ECB Keeps Riksbank QE Plan in Limbo as Draghi Sets All Agendas

Updated on
  • Riksbank keeps interest rate path unchanged through 2020
  • Sweden extends mandate for quick krona interventions

Riksbank's Ingves `Mindful' of Debt Office Issuance

Sweden’s central bank opened the door to extending its bond-purchase program as policy makers in Stockholm take their lead from the European Central Bank on the future of monetary policy in the region.

“As the present asset purchase program will run for the remainder of the year, it will provide an opportunity to await further information that could affect a decision in December to possibly extend the purchases,” the Swedish Riksbank said on Thursday.

It’s clear the Riksbank is leaving the “door open for more QE,” Torbjorn Isaksson, chief analyst at Nordea, said in a Tweet. Its current program is set to run until the end of this year.

In the meantime, the bank said its board has extended a mandate to allow “a quick intervention on the foreign exchange market.”

The ECB revealed on Thursday that it will reduce its monthly bond purchases. President Mario Draghi is due to speak at 2:30 p.m. in Frankfurt.

Read more: ECB Slows Asset Purchases as Draghi Sets Sights on Stimulus Exit

The ECB’s announcement “clearly puts speculation of a Riksbank turnaround on hold for now and hence also a krona rebound,” Erica Blomgren, chief strategist at SEB, said in a Tweet.

The Riksbank reiterated its intention to wait until the middle of 2018 before raising interest rates. The benchmark rate was kept at minus 0.5 percent, as predicted by all 26 economists surveyed by Bloomberg.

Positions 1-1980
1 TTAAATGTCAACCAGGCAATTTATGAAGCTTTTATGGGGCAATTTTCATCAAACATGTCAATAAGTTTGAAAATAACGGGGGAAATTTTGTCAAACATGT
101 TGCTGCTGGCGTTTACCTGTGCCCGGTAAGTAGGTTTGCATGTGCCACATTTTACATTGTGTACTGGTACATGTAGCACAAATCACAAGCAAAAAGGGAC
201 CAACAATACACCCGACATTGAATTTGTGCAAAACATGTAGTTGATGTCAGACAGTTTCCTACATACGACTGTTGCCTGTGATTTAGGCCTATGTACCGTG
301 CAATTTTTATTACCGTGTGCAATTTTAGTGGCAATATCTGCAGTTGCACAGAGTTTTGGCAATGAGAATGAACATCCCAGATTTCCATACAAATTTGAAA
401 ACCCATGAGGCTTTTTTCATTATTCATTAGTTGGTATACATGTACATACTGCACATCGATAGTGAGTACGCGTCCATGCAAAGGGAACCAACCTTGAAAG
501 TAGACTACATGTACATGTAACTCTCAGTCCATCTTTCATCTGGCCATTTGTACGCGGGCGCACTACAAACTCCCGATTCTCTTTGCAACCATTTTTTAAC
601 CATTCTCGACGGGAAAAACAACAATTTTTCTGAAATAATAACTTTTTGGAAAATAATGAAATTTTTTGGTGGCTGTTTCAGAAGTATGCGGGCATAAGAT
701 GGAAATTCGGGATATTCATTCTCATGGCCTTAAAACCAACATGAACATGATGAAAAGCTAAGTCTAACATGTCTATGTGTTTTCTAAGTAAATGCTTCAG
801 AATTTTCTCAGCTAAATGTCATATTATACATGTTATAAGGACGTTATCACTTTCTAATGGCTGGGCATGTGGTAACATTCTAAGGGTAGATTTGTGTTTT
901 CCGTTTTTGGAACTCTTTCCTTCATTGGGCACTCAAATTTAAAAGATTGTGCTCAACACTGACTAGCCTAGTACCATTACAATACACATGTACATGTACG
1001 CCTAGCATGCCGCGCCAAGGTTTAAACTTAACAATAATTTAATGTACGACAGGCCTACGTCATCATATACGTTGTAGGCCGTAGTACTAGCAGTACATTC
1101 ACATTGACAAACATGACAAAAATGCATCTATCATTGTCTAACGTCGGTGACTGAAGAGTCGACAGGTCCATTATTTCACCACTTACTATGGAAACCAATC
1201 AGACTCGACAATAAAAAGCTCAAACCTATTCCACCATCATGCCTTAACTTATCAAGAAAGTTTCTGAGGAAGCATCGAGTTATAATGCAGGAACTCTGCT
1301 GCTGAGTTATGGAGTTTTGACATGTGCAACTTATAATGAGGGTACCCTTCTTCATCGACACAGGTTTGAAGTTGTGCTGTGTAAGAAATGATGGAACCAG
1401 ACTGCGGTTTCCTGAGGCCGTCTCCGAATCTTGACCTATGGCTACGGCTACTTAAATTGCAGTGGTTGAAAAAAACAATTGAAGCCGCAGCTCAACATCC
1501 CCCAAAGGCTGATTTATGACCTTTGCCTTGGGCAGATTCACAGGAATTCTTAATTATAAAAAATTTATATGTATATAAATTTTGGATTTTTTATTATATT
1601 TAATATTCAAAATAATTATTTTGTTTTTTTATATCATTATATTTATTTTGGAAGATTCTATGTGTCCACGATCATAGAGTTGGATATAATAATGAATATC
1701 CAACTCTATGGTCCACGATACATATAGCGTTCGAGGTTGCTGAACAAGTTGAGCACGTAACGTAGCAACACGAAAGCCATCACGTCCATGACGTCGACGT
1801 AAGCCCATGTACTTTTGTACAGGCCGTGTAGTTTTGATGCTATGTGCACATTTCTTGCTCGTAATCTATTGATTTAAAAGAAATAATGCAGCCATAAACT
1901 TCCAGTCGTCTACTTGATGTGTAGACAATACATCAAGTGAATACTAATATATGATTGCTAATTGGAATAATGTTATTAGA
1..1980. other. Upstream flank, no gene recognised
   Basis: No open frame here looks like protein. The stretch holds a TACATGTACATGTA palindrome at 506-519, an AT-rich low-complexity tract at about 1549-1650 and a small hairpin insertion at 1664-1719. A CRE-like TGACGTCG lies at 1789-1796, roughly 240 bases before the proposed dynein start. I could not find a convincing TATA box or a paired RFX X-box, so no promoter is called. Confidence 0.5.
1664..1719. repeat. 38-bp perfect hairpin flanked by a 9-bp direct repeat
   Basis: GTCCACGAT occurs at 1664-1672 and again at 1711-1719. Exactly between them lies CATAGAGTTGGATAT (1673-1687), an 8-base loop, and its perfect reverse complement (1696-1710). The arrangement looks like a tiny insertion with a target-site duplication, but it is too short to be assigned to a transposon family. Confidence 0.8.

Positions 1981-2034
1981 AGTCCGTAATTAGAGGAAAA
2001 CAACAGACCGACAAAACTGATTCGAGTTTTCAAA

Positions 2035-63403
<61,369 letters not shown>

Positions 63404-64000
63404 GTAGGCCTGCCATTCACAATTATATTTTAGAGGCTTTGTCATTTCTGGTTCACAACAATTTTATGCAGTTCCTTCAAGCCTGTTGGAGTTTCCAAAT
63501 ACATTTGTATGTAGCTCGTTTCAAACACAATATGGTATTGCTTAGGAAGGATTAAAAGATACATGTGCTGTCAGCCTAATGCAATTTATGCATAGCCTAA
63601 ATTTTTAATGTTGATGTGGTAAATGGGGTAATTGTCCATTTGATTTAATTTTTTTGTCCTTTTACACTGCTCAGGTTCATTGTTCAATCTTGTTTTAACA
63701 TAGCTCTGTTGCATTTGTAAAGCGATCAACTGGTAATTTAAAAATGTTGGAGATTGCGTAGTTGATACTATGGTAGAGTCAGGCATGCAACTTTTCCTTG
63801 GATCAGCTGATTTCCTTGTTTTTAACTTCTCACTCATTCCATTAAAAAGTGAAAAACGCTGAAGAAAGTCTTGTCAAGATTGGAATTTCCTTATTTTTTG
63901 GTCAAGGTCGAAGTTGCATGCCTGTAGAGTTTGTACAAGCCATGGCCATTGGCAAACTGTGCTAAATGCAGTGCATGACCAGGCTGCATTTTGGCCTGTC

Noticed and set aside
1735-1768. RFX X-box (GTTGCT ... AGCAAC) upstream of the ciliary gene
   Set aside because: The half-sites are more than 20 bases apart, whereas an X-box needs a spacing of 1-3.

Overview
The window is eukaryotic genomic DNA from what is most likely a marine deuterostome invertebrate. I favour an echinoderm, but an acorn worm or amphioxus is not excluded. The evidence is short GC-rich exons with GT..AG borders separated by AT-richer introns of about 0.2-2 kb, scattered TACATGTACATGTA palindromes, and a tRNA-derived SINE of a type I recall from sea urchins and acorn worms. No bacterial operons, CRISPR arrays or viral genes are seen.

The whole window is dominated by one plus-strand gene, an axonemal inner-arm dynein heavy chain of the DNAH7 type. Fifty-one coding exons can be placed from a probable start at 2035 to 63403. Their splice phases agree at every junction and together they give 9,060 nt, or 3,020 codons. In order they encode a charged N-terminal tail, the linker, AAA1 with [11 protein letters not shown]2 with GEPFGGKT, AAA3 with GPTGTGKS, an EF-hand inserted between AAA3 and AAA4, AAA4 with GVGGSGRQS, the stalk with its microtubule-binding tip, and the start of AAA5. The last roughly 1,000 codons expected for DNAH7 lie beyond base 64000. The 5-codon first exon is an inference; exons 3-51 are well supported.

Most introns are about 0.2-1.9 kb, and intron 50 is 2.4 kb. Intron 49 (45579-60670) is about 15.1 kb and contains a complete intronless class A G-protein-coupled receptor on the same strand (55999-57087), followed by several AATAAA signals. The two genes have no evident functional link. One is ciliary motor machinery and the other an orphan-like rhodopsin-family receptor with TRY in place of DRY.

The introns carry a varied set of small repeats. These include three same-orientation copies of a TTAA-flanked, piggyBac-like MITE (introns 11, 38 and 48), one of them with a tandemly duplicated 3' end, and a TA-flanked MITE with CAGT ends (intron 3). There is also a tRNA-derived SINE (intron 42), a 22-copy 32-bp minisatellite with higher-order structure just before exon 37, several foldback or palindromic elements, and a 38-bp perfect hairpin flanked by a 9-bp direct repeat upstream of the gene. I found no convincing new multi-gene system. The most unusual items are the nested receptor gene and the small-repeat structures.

“The international recovery is continuing, but global inflationary pressures are subdued and the level of interest rates is low,” the bank said. “The normalization of monetary policy abroad is expected to take time.”

Pressure has been growing on policy makers in Sweden to start unwinding some of the record stimulus that’s flooded the economy over the past three years, supporting an output boom and driving inflation back to its 2 percent target after six years of disinflation and even deflation.

But the Riksbank is in a difficult spot, since tapering before the ECB could cause the krona to strengthen. That would lead to lower inflation. Ingves has said the bank doesn’t want to move before the ECB, which is expected to provide clues on its next steps after its rate announcement later on Thursday.

— With assistance by Love Liman, and Niklas Magnusson

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